Michael Haubert
(SoCalMike) - F

Locale: So Cal
Bear Canister/Pots & Pans on 09/13/2010 19:55:45 MDT Print View

If you're using a bear canister but are afraid your pots and pans, etc will attract bears, what you do you do then? You're not going to shove all of your cookware into a canister. Are people placing food, toothpaste, etc in the canister and leaving the pots/pans somewhere else? It seems to me that if you hang your food, you're probably capable of hanging your cookware, etc along with your grub. But those using canisters just keep their cookware with the rest of their stuff. Is this accurate?

Bob Gross
(--B.G.--) - F

Locale: Silicon Valley
Re: Bear Canister/Pots & Pans on 09/13/2010 22:34:41 MDT Print View

If you are not using a bear canister, and then if you are hanging your food in a tree, you can use your cookware on the tree. Tie a cord through the cook pot and mug handles and around the tree trunk about 4-5 feet off the ground. If a bear comes into camp and decides to climb the tree, he will make a racket trying to get around all of the hardware. That gives you some warning to wake up and defend your food hang.


First Last
(snusmumriken) - F

Locale: SF Bay Area
Pot on 09/13/2010 22:38:03 MDT Print View

At night I put my pot and cup on top of the bear can. It's never touched. As somebody else said, it may smell like food, but there isn't really food in it so the bear isn't interested.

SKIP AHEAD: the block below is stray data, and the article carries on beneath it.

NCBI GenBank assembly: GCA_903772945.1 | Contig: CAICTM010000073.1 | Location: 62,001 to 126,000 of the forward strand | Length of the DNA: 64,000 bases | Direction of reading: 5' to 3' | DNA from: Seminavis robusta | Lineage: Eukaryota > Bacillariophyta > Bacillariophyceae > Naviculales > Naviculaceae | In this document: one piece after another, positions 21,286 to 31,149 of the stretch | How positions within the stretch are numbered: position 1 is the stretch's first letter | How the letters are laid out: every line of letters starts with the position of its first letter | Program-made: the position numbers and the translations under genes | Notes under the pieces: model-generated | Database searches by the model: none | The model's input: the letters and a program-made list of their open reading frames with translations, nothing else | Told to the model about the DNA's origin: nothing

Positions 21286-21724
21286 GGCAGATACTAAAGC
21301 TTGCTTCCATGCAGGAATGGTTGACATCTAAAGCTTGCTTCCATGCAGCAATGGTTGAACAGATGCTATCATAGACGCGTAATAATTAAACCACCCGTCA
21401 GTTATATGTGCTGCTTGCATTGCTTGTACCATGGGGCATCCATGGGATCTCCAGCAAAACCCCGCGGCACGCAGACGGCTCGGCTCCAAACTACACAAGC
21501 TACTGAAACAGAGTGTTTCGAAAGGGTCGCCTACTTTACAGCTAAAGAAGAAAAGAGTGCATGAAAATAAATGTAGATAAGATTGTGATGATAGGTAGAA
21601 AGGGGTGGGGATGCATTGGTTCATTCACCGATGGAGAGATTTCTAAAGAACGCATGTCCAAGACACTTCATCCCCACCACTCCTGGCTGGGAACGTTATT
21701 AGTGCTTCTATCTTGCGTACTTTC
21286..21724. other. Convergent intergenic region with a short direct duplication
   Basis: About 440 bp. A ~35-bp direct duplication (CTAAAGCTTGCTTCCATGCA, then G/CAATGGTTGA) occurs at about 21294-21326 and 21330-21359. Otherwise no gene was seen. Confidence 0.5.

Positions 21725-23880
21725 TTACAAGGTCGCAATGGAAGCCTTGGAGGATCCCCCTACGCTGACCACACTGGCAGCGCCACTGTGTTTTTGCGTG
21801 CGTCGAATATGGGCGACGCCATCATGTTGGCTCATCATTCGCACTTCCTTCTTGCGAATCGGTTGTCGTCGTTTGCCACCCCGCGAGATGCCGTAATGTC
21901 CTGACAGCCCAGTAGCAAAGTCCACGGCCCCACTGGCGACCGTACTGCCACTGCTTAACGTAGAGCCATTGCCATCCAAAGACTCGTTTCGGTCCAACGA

During the day I often pack the pot inside the bear can. I do it because the pot fits better in the can then anywhere else in my pack.

Early in the trip this means I have to remove some food from the can and carry it in a plastic bag in my pack. That's OK, its at night that you have to make sure all your food is stored inside the can.

Joseph Reeves

Locale: Southeast Alaska
Re: Bear avoidance and packing your cookware on 09/13/2010 23:02:44 MDT Print View

Most of the food we eat when backpacking just needs hot water to "cook". Our mugs are cleaned after use and the pot smells like smoke, all are placed in the kitchen area at our camp. We also keep our food in the kitchen area in ursacks. We have had bears come through our tarp and kitchen areas while we slept, but none have ever explored the mugs or the pots. I wouldn't worry about a bear tracking you for the smell coming off the pot while you walked either.

Granted, we camp in less visited areas than most, but I would think the pot smelling of smoke would mask any remnant odors.

this is our kitchen area from last Saturday

Alpine Camp at sunset

and, about 150 meters away, the tarp camp

Pyramid Tarp Camp

Travis Leanna
(T.L.) - MLife

Locale: Wisconsin
Re: Re: Bear avoidance and packing your cookware on 09/14/2010 05:22:15 MDT Print View

While I'm sure there's merit to some of the other advise and experience here, I simply don't take the chance. EVERY smellable, including toothbrush and toothpaste, gets hung every night. I usually only boil water, but if my pot smells like food, it gets clipped to the outside of my pack.